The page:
An in-depth study of his historical works would allow someone to uncover the choices made by the Chevalier de Sade as a historian as well as those in his scientific writings.
But if the philosophy of sciences, which appears to be separate from his unfinished works, still remains to be studied, the historical and scientific archives that the Chevalier produced as a whole present another significant field of interest for those wishing to explore the thinking of Louis de Sade, and – what's more – understand how an 18th Century aristocrat responded to the major shakeups of the French Revolution.
Essentially, the Chevalier, who could not boast a depth of ideological knowledge inherited and transmitted naturally through an aristocratic education, was forced to acquire the level of learning that matched his rank all by himself. herefore his archives are not only a record of his reading – which is the basis of his thought – but also of his own understanding and interpretation of what he read. Thus we find out a great deal about the reference works on which he relies for his historical knowledge through his associations and what he deduces from them and retains of them. His choice of reading as well as his dead-ends give the reader an almost exhaustive, and at any rate incredible panorama of the intellectual arcana of this symbolic representative of a society doomed to disappearance.
All the Chevalier's intense political thinking is thus uncovered by the light shed on his bibliographical sources as well as his personal experiences, described at length in his autobiography, which is written in the third person and remained unpublished. At the twilight of his life, he retraces his wanderings, typical of a committed aristocrat, from the early days of the Revolution till the second Restoration. We learn about his pre-Revolutionary military career, his first political writings that earned him a warrant for his arrest and detention in the hold of a ship. He also describes the wavering of military authority following the first shocks of the Revolution, his entry into the counter-Revolutionary resistance, at first official, and later his clandestine efforts to turn the situation around. Finally, we follow him into exile in England and see his slow acceptance of the ineluctable transformation of his society, without his ever losing his fighting spirit (unlike many aristocrats who, at the moment of its greatest crisis, abandoned much more easily the old society to which he, the Chevalier, did not see – right to the very final line of his writings – any viable alternative).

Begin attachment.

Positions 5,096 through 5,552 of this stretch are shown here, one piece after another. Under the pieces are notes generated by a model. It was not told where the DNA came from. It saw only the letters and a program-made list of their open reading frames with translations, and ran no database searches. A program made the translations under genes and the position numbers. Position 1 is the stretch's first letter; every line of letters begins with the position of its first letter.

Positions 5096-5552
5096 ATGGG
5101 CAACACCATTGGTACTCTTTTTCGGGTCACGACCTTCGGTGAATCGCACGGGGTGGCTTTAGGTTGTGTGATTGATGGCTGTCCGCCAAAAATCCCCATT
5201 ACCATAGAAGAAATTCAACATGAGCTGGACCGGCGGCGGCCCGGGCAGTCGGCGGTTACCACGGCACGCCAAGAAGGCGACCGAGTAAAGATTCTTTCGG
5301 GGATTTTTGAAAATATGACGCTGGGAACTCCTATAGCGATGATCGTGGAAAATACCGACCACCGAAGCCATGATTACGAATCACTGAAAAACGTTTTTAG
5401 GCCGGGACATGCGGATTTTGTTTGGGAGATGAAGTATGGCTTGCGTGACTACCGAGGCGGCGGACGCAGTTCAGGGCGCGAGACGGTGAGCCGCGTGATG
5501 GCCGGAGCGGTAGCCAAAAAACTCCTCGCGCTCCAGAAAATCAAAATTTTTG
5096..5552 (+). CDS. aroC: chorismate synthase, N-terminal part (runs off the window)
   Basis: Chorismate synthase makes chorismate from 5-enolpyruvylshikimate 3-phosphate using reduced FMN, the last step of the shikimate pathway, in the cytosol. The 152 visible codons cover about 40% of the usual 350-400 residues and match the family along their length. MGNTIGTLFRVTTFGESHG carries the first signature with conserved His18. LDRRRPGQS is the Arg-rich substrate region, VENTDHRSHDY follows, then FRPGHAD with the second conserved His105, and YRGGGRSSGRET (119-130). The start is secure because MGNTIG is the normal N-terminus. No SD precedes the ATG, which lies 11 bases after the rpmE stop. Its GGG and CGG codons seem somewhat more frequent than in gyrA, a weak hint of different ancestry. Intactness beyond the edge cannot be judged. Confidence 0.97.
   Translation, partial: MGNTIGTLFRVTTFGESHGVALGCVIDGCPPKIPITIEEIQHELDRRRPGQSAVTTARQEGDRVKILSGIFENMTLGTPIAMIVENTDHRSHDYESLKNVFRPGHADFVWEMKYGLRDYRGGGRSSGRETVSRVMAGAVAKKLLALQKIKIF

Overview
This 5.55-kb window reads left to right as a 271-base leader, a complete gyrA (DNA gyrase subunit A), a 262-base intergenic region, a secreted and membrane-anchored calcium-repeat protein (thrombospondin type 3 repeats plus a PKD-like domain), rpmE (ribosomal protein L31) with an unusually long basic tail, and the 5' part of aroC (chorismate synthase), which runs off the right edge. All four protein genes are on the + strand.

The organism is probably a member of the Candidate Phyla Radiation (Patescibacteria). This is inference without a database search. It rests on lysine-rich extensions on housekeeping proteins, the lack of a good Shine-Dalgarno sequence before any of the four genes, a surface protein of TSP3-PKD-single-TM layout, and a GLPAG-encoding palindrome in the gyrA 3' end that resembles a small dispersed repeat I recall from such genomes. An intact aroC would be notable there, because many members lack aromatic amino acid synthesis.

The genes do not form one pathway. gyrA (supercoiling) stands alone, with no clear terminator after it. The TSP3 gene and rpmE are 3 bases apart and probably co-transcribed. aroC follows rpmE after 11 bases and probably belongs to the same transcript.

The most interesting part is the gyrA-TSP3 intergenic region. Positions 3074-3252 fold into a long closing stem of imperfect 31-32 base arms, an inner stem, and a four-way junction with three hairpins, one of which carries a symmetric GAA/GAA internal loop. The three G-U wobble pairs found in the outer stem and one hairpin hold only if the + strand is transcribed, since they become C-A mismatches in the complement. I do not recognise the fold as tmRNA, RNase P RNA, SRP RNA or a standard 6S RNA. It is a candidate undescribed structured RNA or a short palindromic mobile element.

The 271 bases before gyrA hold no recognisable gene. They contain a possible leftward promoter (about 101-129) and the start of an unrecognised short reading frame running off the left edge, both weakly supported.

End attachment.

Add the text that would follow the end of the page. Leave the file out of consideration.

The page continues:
It is without doubt the impressive consistency of his thinking, right from his first published texts to the considerable manuscript work that is his Lexicon, which remained partially unpublished, that allows us to consider the Chevalier's writings as a unique intellectual construction without parallel in the extant personal archives from this key period in the history of France and the Western world.
More than a simple account of the individual life of an aristocrat caught in the upheaval of revolution, these 12,000 pages are the work of a real thinker of the Monarchic regime, and a record of the philosophical and scientific ideas so intimately tied to that particular world view.